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United Fresh Urges Retailers To Actively Participate in WIC's new Fruit and Vegetable Program

United Fresh Urges Retailers To Actively Participate in WIC's new Fruit and Vegetable Program

WIC, the Special Supplemental Nutrition Program for Women Infants and Children, gives Federal grants to U.S. states so that they can provide low-income, nutritionally at-risk pregnant women—as well as at-risk infants and toddlers—with supplemental foods, health care referrals and nutrition education. But, recipients have never been allowed to use their WIC vouchers for the purchase of fresh fruits and vegetables.

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Thanks to a legislative victory for the produce industry last year, that will change in 2009. The WIC program has added $600 million in funding for the purchase of fresh fruits and vegetables, paid for through reductions in funding for milk, juice, eggs and cheese. This could present a big opportunity for supermarket produce departments, Lorelei DiSogra, vice president, nutrition and health for the United Fresh Produce Association said during this morning’s Retail and Foodservice Board Super Session.

“There are more than 9.1 million [WIC] participants, and all expectations are that the numbers will go up to 9.8 million by the end of this year due to the economy,” she said.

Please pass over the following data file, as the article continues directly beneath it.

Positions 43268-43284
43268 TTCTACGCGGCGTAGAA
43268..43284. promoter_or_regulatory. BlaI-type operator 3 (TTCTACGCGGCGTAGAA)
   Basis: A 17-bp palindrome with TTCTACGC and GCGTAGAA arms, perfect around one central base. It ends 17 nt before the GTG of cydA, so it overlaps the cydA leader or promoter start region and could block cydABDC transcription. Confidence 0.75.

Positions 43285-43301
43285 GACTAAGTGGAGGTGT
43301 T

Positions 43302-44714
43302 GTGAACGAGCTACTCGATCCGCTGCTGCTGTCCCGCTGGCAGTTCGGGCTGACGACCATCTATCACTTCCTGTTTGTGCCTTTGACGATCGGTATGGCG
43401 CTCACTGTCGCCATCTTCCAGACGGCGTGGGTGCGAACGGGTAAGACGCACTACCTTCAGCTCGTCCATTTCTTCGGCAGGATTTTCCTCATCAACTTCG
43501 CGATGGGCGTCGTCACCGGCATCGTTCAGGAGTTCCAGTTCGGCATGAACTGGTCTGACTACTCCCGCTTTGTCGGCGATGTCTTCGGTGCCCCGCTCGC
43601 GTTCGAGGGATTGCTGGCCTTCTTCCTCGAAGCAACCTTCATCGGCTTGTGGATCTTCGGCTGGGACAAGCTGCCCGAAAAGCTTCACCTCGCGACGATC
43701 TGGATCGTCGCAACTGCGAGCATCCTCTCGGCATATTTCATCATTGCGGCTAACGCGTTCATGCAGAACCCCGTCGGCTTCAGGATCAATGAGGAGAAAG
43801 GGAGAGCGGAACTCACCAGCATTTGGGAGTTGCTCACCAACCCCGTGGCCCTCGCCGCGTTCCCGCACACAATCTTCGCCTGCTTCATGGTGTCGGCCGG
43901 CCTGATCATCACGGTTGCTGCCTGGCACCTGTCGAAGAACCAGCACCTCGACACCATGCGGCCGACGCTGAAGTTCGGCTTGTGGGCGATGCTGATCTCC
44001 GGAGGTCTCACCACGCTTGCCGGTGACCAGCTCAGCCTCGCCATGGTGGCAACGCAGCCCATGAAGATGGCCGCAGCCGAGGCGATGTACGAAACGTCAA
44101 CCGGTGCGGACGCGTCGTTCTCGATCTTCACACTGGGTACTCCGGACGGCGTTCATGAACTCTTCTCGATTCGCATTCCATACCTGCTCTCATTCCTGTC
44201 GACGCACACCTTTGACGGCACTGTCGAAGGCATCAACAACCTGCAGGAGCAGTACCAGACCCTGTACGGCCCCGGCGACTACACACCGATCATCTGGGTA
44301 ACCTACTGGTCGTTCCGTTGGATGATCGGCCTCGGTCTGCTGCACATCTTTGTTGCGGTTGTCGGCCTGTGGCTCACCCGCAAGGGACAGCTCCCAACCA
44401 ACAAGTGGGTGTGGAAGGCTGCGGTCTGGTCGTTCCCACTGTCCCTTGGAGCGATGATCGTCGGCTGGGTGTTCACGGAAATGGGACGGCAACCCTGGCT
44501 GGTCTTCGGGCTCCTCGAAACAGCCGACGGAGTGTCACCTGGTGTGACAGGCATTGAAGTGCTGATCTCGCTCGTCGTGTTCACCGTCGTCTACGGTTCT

The program will provide participants with vouchers in the following amounts: $8 per month for moms, $6 per month for each child, and $10 per month for breastfeeding mothers. So, these new moms with children will have at least $14 extra to spend in retail produce departments.

New York and Delaware were the first states to implement the changes this year, on January 2, and DiSogra said that retailers are reporting that redemption has risen steadily since then. All states will be required to implement the changes by October 2009.

She suggested that retailers contact their state WIC agencies, and capitalize on their state’s program launch with in-store marketing activities. United Fresh has also prepared a report with data from recent WIC produce pilot studies, as well as suggestions for getting the program off the ground in their stores.

“This is going to be a missed opportunity if you don’t engage,” she said.